3 Replies Latest reply on Oct 22, 2016 1:36 AM by dev9togo

    Number of pages in imported PDF file?


      Hi all.

      How to know the number of pages in imported PDF file?

        • 1. Re: Number of pages in imported PDF file?
          Loic.Aigon Adobe Community Professional

          This question was already discussed in the past and as far as I can remember Peter Karhel offered a snippet.

          Do some search.



          • 2. Re: Number of pages in imported PDF file?
            Laubender Adobe Community Professional & MVP

            You cannot read out the number of pages directly by any DOM properties.
            Instead one can use two strategies:


            1. Inspect the PDF file and try your best.
            See especially Scott Zanelli's famous PDF Importer script. He implemented a function for reading the PDF and extracts information out of the PDF regarding pages. Note: That approach will not work with every PDF. PDFs saved as "Optimized" from Acrobat Pro could fail.


            2. Use a Divide-and-Conquer algorithm for placing a page number.


            Pick a high number as start and see if that fails ( * ).

            If yes, cut that number in half and try again.

            Go back and forth until you found the highest number that will fail.


            See Marc Autret:

            Indiscripts :: On Dichotomic Divide-and-Conquer Algorithms


            ( * ) What does failing exactly mean?

            I'll answer that with a code snippet that uses a rather naive approach that simply tries to place a PDF over and over again.

            Details in the comments. So read them carefully before running the snippet.


            // GetNumberOfPages-PlacedPDF_SELECTION.jsx
            // Uwe Laubender
            // Slow and naive approach!
            * @@@BUILDINFO@@@ GetNumberOfPages-PlacedPDF_SELECTION.jsx !Version! Sun Oct 16 2016 10:07:36 GMT+0200
            // Select the graphic frame, that holds the placed PDF and run the snippet:
            var graphicFrame = app.selection[0];
            var pdfFile = File(app.selection[0].graphics[0].itemLink.filePath);
            var startPageNumberTest = graphicFrame.graphics[0].pdfAttributes.pageNumber;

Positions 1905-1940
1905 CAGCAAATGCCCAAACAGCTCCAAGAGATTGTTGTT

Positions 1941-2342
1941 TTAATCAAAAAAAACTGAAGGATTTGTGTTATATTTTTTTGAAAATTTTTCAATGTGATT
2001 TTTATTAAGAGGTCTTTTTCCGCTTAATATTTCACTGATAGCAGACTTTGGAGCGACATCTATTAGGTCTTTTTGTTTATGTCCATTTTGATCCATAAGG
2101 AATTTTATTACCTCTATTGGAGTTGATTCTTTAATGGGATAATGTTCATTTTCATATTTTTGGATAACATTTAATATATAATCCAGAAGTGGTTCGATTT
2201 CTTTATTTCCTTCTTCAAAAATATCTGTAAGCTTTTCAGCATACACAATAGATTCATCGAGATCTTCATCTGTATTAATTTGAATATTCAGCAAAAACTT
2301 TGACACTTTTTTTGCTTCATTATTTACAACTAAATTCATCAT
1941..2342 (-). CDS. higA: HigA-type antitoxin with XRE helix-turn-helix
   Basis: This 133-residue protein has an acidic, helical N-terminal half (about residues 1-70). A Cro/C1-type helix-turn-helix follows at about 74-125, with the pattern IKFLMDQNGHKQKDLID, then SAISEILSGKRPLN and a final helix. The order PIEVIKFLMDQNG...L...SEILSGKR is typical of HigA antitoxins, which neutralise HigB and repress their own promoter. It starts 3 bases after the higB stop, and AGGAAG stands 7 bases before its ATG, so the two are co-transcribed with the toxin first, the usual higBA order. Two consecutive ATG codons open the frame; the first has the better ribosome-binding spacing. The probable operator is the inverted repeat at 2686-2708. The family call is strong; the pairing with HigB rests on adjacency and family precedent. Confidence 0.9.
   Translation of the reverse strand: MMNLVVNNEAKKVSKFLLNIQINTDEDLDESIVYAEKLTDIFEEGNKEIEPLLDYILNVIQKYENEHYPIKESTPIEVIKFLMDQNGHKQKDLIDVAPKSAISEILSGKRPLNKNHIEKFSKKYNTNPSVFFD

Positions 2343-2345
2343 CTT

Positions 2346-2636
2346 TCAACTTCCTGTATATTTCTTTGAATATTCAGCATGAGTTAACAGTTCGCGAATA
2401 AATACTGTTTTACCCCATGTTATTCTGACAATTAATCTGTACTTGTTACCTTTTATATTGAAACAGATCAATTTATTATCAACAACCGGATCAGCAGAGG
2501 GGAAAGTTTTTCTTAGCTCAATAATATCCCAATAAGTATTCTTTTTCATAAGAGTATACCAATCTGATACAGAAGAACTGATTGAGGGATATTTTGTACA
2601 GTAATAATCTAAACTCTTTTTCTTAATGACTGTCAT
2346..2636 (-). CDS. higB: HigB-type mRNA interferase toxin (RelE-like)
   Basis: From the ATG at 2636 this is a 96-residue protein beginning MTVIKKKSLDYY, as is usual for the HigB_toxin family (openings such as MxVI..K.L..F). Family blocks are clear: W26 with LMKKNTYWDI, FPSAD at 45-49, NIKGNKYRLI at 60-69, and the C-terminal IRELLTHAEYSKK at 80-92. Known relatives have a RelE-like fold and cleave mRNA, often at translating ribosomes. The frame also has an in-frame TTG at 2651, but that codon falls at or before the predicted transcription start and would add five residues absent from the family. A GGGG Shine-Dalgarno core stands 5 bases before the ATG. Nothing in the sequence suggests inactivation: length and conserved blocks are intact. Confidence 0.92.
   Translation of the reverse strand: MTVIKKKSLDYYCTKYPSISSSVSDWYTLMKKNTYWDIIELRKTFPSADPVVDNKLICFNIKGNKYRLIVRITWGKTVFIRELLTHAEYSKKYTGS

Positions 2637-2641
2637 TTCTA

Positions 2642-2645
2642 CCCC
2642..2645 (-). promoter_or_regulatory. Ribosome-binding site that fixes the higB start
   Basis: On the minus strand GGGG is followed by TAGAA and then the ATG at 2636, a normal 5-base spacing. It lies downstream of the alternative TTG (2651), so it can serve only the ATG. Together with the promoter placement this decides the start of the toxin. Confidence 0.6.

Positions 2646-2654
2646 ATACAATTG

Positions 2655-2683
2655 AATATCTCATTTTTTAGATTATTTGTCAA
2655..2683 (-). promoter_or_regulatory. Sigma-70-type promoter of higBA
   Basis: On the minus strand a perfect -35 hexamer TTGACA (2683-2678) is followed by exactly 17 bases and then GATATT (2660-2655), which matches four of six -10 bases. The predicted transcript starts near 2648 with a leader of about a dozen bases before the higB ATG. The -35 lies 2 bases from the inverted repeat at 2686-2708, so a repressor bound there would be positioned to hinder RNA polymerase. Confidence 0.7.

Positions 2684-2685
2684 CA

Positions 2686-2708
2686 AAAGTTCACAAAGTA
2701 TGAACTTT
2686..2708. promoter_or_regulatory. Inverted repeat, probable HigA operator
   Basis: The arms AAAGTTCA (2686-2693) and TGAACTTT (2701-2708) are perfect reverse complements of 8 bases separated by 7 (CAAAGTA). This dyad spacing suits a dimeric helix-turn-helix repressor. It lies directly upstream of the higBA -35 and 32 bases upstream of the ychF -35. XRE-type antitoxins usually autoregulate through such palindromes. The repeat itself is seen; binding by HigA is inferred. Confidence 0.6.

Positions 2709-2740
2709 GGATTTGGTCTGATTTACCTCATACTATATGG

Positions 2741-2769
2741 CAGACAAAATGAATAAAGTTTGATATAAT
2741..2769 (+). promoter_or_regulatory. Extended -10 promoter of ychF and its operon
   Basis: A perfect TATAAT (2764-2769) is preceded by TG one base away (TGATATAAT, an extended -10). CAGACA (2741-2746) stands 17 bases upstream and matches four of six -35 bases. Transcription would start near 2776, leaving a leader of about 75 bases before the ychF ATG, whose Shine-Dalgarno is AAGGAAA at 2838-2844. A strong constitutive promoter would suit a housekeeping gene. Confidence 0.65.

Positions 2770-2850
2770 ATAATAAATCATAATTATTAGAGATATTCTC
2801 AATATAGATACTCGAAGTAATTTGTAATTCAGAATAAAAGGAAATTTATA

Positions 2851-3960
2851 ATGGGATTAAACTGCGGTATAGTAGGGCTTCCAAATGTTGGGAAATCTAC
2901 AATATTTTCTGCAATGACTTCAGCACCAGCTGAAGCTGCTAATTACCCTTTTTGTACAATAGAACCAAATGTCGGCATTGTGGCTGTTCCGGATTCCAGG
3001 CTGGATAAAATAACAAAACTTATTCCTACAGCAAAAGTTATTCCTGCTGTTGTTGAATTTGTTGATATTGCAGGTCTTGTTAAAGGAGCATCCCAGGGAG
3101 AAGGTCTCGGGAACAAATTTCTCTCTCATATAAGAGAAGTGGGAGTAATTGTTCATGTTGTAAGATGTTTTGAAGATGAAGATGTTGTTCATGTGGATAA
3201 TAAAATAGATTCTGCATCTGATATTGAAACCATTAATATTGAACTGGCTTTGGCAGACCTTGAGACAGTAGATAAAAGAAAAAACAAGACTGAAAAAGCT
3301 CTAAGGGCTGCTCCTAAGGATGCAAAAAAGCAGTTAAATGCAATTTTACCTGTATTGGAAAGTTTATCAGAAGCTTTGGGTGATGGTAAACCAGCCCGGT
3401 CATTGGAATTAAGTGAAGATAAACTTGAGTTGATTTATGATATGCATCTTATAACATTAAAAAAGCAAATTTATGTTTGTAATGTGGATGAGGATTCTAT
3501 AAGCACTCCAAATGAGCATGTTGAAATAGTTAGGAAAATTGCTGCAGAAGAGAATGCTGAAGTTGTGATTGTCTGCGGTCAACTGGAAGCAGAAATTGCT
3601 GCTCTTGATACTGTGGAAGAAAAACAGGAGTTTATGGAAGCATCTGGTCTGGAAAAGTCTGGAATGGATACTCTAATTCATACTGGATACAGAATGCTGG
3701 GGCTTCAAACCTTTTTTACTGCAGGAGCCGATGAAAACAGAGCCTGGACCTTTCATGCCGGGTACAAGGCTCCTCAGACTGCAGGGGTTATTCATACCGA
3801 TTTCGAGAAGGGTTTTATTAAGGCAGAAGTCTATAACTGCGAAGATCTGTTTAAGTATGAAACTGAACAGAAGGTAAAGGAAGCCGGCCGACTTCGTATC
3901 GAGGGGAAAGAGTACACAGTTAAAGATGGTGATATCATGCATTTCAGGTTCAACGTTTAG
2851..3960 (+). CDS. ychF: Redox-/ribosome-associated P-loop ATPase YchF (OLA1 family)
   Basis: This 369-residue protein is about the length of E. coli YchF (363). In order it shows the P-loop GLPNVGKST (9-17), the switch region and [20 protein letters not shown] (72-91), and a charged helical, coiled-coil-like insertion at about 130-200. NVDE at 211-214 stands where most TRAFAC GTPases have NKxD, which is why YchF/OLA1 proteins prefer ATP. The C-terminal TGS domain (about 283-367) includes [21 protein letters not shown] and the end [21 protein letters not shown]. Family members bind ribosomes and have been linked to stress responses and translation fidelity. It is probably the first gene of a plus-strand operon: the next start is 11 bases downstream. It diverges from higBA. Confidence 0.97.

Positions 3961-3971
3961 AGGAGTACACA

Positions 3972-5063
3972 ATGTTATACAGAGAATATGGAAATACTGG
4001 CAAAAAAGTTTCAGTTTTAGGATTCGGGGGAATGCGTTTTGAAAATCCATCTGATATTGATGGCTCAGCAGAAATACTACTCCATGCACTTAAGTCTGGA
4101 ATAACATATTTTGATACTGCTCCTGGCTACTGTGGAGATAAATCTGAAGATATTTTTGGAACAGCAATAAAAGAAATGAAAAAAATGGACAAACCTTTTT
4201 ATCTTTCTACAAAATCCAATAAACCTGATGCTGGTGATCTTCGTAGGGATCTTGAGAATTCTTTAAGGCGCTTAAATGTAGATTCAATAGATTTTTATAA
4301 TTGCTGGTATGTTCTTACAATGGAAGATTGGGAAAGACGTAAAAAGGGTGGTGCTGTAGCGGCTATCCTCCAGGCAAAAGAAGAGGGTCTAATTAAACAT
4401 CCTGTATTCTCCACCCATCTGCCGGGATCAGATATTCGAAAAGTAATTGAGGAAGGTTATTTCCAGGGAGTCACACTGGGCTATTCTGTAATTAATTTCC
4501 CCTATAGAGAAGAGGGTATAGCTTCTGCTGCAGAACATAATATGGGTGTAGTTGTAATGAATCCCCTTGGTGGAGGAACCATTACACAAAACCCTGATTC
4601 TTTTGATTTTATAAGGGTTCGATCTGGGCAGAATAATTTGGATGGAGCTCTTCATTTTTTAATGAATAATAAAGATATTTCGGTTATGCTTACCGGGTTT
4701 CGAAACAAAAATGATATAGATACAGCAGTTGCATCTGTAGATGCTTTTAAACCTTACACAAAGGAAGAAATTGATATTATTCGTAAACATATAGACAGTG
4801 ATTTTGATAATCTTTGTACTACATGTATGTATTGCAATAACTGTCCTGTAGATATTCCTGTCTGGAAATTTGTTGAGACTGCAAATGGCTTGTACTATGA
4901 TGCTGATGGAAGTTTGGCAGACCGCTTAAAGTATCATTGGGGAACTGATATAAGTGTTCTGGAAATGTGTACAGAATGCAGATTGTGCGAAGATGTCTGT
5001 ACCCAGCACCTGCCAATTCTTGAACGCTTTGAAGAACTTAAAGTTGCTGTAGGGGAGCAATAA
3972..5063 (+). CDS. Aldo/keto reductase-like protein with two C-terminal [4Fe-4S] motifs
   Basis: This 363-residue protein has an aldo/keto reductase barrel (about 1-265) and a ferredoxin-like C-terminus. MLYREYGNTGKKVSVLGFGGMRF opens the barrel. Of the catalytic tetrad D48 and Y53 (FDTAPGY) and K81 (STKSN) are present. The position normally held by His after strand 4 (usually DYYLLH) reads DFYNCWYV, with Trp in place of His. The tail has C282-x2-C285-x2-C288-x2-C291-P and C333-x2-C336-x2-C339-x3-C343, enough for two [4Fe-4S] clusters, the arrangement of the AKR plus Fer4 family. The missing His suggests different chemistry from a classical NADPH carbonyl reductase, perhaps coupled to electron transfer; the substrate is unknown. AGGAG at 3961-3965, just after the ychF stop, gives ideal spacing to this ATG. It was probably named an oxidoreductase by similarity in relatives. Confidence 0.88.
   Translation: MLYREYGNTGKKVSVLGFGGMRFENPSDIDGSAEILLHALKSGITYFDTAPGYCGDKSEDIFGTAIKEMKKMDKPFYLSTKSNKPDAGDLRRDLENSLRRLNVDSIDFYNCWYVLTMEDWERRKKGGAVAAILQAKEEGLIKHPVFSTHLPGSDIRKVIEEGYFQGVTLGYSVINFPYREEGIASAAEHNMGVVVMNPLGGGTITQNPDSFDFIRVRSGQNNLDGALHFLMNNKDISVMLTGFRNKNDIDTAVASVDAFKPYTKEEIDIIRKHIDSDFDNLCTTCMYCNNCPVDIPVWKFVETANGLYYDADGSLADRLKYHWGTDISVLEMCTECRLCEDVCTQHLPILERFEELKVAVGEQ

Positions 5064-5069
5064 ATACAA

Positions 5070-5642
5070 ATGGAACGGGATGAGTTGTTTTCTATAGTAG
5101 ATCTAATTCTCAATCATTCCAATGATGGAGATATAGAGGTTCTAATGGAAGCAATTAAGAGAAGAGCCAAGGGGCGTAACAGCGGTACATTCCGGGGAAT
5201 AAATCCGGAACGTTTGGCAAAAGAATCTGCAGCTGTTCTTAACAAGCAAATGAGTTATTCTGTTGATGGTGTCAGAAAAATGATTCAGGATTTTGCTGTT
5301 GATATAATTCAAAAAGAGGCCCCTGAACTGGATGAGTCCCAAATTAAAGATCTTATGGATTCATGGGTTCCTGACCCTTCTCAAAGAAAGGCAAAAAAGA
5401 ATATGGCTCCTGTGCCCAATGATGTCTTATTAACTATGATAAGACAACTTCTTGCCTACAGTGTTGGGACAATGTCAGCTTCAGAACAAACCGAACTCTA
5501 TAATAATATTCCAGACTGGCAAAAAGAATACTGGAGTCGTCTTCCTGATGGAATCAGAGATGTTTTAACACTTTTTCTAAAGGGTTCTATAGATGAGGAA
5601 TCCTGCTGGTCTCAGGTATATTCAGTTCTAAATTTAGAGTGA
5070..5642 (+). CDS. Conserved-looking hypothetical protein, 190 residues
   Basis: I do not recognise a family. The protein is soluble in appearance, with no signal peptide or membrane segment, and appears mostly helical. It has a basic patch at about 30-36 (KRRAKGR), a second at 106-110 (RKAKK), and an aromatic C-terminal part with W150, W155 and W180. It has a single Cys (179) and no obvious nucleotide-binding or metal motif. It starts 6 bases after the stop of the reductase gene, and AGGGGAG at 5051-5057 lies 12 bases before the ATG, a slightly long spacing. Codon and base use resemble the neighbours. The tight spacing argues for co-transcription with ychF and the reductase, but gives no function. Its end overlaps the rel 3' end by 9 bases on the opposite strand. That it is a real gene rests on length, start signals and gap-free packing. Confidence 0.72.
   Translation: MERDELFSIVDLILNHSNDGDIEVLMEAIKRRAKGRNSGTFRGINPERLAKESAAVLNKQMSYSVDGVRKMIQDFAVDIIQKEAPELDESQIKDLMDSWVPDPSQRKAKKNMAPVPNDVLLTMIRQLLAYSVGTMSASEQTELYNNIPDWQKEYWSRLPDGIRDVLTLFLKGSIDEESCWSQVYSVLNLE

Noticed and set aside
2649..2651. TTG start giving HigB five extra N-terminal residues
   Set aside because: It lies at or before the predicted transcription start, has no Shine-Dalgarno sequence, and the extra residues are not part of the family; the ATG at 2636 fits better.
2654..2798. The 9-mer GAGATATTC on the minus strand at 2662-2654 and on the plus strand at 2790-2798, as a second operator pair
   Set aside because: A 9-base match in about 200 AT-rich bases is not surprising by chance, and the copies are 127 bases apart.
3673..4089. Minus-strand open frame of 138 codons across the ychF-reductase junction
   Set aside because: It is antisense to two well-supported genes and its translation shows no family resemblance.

var doc = app.documents[0];
            // Change that number to your best guess.
            // The already used page number plus that range will be tested.
            var testRange = 10;
            // We begin testing with the next page number of the placed PDF:
            // startPageNumberTest + 1
            // The number of iterations in the for loop is the testRange
            for(var n=startPageNumberTest+1;n<=startPageNumberTest+testRange;n++)
                // We test placing the PDF in a temporarily added rectangle:
                var tempFrame = doc.rectangles.add({geometricBounds : [0,0,100,100]});
                // Here we feed the page number to the pdfPlacePreferences:
                app.pdfPlacePreferences.pageNumber = n;
                // Now we place the PDF where the place options will not be invoked (second argument of the method place()):
                // Let's see what happened after placing.
                // What is the page number of the placed PDF?
                var currentPageNumber = tempFrame.getElements()[0].graphics[0].pdfAttributes.pageNumber;
                // InDesign will not give an error, if the value of pageNumber with pdfPlacePreferences exceeds
                // the number of pages in the PDF. Instead page 1 will be placed.
                // Note: We never place page 1 of the PDF.
                // So if the value of the current pageNumber is 1, we reached the end of the test.
                if(currentPageNumber == 1)
                    $.writeln( "Number of pages in PDF:"+"\t"+(n-1) );
                // If that will never happen, we have to expand our test range.
                // Or revert to a different approach with a Divide-and-Conquer algorithm (not shown here)
                    $.writeln( "End of test range reached. Last tested page number:"+"\t"+(n) );




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